On May 6, 2019, the Ninth Circuit Court of Appeals upheld the constitutionality of the Consumer Financial Protection Bureau (CFPB) in CFPB v. Seila Law LLC, No. 7-56324.
Seila Law LLC is a law firm that provides debt-relief services to consumers. The CFPB filed a petition to force Seila Law to comply with a civil investigative demand (CID) it had issued to determine whether the firm had violated the Telemarketing Sales Rule. The U.S. District Court for the Central District of California had ordered the firm to comply with the CID, rejecting Seila Law’s argument that the for-cause removal procedures applicable to the CFPB Director interfered with the President’s ability to exercise his executive power. Seila Law appealed the decision.
In affirming, the Ninth Circuit relied heavily on U.S. Supreme Court precedent. According to the Ninth Circuit, both Humphrey’s Executor v. U.S. and Morrison v. Olson together demonstrate that the CFPB’s structure is lawful and does not “impede the President’s ability” to faithfully execute the laws. The court noted that a similar leadership structure was upheld in Humphrey’s Executor where the Supreme Court considered “the for-cause removal restriction at issue… a permissible means of ensuring that the FTC’s Commissioners would maintain an attitude of independence from the President’s control.” The court also noted that the Supreme Court in Morrison upheld a “for cause” removal restriction “for an official exercising one of the most significant forms of executive authority.”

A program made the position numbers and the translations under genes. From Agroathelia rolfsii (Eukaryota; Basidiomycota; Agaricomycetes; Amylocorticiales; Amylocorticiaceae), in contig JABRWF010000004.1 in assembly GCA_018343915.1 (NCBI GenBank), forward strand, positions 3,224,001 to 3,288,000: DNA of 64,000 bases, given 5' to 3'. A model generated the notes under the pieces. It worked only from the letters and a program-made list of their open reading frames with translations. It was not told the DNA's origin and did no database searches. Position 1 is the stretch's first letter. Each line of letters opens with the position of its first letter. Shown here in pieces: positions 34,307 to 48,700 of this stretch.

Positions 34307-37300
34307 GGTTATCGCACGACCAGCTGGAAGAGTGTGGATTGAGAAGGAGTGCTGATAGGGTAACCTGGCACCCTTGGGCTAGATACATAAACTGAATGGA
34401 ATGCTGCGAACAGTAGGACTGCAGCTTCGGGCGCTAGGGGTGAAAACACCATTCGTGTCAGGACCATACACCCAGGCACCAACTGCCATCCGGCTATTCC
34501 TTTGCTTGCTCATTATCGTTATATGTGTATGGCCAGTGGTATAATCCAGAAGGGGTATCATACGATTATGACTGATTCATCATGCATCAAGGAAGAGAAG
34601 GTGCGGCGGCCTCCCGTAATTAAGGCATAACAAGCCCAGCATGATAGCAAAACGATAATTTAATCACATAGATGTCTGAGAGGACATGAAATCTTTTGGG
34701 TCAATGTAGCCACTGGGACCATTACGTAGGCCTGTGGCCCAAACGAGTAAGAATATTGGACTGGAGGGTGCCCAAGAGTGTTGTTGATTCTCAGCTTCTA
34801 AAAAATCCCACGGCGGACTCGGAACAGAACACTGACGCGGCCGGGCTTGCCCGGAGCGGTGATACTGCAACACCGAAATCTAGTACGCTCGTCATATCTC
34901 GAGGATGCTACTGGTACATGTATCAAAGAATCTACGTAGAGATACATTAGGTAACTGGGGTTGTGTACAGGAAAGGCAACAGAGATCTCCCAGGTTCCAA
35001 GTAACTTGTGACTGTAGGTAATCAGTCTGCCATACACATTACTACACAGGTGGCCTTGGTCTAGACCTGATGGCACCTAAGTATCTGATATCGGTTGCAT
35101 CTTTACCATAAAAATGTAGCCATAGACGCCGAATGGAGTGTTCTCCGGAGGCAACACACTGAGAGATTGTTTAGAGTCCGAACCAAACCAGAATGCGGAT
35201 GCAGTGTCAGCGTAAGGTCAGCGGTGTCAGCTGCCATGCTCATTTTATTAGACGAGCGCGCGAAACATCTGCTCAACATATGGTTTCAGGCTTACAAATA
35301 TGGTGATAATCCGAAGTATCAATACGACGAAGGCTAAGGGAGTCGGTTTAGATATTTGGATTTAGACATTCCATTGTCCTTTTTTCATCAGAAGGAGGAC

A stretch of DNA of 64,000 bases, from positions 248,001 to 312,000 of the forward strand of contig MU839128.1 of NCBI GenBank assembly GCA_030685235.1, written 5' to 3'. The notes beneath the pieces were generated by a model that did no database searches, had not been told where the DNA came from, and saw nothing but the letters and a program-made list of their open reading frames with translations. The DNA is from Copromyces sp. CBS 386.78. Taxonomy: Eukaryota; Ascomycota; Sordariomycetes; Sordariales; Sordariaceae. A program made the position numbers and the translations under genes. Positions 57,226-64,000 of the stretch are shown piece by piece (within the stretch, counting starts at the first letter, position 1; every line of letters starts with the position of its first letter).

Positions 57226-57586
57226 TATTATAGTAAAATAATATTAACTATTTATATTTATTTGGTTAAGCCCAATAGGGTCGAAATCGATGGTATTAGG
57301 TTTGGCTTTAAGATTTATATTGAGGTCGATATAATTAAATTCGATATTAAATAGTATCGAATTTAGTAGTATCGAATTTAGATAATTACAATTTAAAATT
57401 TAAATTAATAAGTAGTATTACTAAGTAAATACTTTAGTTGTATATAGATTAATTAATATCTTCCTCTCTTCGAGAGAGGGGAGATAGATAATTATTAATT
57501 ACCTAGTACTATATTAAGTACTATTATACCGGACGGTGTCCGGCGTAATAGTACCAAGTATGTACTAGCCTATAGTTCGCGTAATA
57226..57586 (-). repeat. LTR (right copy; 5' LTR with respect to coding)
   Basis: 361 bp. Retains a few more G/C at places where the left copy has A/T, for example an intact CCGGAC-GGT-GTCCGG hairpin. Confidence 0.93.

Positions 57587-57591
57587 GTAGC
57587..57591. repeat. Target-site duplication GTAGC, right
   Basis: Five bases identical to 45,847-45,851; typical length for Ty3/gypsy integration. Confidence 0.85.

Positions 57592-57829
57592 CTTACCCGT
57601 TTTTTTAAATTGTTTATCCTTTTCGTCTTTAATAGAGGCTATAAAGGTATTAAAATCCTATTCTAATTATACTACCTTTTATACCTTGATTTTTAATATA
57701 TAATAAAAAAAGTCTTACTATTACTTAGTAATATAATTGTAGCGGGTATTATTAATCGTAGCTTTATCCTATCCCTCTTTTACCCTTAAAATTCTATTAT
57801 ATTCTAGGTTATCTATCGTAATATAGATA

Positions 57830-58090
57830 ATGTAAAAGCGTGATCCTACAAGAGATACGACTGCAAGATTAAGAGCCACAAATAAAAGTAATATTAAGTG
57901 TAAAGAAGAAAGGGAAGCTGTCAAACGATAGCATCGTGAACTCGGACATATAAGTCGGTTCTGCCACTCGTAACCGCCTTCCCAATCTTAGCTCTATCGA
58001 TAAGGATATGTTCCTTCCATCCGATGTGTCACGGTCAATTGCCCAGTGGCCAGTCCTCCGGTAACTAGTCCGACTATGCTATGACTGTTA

The Ninth Circuit also pointed to the recent D.C. Circuit en banc decision in PHH Corp. v. CFPB, 881 F.3d 75 (DC Cir. 2018), which also upheld the CFPB’s leadership structure. In agreeing with the D.C. Circuit’s conclusion, the Ninth Circuit noted the constitutionality arguments had been “thoroughly canvassed” in that decision such that they did not need to “re-plow the same ground.”
There are currently two additional CFPB constitutionality challenges pending in both the Second Circuit (CFPB v. RD Legal Funding, 17-00890) and the Fifth Circuit (CFPB v. All American Check Cashing, No. 18-60302). A decision in either of these circuits could create a circuit split, which could ultimately lead to the Supreme Court granting certiorari, if sought.